May 16, 2017

NJ A543 Threatens Patients and EMS Professionals

An assembly bill recently proposed in New Jersey threatens both EMS professionals and patients in need of emergency pre-hospital care. NJ A543 seeks to revise requirements and training standards for first responders under New Jersey Highway Traffic Safety Act of 1987.

Those opposed to the bill explain that, because of the multi-tiered structure of emergency medical services in New Jersey, the passage of A543 would risk the overall standard of care in the garden state.

“If a New Jersey resident calls for an ambulance they should be able to count on consistent care provided by first responders with adequate professional experience and certifications. This proposal doesn’t mandate who will show up when you dial 9-1-1, and actually goes against recommendations of state and national healthcare agencies,” said Frank Wagner, IAEP National Representative and EMT from Elizabeth, NJ.

Wagner refers to whether a patient will be guaranteed treatment from a fully-certified EMT or paramedic, or a member of the volunteer rescue squad, who are only required to have passed a CPR/AED course.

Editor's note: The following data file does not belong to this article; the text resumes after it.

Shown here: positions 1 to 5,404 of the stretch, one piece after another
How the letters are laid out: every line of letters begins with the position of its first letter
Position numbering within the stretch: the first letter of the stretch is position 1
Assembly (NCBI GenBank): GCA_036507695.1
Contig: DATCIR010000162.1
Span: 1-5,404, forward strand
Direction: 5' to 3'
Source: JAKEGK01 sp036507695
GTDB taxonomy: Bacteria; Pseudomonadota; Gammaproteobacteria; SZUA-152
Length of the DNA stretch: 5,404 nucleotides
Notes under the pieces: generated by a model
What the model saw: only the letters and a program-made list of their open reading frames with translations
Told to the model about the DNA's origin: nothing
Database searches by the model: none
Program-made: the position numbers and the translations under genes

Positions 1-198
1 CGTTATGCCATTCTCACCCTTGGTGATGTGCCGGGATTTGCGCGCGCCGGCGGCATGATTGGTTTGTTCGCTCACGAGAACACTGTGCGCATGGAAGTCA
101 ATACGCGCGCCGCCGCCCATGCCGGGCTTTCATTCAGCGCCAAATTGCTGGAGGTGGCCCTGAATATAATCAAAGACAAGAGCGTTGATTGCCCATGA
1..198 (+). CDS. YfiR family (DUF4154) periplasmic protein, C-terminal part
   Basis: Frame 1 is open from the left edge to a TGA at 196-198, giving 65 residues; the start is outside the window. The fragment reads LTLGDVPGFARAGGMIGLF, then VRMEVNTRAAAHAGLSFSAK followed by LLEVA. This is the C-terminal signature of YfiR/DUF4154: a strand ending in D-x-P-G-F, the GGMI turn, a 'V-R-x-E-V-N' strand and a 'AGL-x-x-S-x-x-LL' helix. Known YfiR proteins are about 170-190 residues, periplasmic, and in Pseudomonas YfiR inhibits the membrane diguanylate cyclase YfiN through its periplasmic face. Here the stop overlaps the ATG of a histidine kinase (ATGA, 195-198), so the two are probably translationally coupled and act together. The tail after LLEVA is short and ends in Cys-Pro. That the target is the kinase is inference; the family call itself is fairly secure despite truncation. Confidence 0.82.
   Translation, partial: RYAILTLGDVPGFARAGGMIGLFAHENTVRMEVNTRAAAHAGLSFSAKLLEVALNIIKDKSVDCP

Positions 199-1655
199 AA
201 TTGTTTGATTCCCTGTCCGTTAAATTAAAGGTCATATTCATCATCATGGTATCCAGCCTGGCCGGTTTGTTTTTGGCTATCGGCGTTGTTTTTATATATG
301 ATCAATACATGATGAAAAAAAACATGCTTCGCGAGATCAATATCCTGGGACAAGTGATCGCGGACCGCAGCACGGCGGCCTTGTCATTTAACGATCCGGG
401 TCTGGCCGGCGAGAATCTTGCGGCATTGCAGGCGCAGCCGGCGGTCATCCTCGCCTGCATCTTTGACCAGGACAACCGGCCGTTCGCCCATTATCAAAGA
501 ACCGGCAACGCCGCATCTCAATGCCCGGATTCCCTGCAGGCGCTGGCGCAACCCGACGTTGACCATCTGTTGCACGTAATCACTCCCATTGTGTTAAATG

Union representatives say supporters of this bill are favoring politics over patient safety. “Patient needs should be the top priority, rather than the needs of any single provider, agency, or council,” said IAEP National Director Phil Petit.

Petit added, “Every first responder that works to keep their community safe deserves our support, and every citizen deserves to know that there are stringent regulations on who is driving the ambulance in their time of crisis.”
Help us protect New Jersey EMS. 

Ask your state senators and/or assemblymen and women to oppose A543.

Call 609-847-3905 or click here to find your legislators.

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